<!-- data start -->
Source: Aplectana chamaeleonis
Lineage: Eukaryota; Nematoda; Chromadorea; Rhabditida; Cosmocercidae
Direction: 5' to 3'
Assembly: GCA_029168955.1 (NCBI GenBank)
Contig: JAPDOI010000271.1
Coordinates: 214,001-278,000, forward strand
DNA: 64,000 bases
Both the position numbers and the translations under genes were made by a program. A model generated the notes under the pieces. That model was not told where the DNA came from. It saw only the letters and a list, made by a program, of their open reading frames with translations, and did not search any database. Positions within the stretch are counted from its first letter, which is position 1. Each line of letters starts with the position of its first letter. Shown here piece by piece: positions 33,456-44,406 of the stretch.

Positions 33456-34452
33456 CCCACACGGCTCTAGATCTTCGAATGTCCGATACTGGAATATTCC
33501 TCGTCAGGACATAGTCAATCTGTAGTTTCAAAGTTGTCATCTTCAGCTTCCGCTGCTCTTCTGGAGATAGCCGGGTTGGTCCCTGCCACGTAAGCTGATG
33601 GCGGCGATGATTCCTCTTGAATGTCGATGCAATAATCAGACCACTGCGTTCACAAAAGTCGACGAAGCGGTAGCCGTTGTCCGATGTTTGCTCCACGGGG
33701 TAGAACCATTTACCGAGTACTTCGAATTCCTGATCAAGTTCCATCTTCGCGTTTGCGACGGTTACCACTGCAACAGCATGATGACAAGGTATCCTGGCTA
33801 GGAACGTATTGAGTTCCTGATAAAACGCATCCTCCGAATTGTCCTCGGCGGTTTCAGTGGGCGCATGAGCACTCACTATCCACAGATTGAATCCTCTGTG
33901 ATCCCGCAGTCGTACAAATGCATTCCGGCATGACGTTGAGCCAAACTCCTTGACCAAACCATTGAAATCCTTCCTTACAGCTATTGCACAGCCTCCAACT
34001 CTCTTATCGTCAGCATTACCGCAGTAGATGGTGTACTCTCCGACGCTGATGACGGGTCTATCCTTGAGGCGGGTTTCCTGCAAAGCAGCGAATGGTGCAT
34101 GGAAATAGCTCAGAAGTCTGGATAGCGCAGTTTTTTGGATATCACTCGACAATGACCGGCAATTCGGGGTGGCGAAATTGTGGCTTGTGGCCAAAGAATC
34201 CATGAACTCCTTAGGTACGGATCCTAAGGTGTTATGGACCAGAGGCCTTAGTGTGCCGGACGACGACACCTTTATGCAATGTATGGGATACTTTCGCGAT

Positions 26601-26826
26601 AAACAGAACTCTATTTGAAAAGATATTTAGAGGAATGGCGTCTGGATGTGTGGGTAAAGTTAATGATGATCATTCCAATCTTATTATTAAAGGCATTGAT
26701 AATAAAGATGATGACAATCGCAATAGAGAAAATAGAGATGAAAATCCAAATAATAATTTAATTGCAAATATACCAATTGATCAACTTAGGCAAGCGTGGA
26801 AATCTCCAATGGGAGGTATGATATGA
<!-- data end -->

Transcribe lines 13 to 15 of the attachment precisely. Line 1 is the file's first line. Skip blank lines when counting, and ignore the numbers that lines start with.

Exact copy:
33701 TAGAACCATTTACCGAGTACTTCGAATTCCTGATCAAGTTCCATCTTCGCGTTTGCGACGGTTACCACTGCAACAGCATGATGACAAGGTATCCTGGCTA
33801 GGAACGTATTGAGTTCCTGATAAAACGCATCCTCCGAATTGTCCTCGGCGGTTTCAGTGGGCGCATGAGCACTCACTATCCACAGATTGAATCCTCTGTG
33901 ATCCCGCAGTCGTACAAATGCATTCCGGCATGACGTTGAGCCAAACTCCTTGACCAAACCATTGAAATCCTTCCTTACAGCTATTGCACAGCCTCCAACT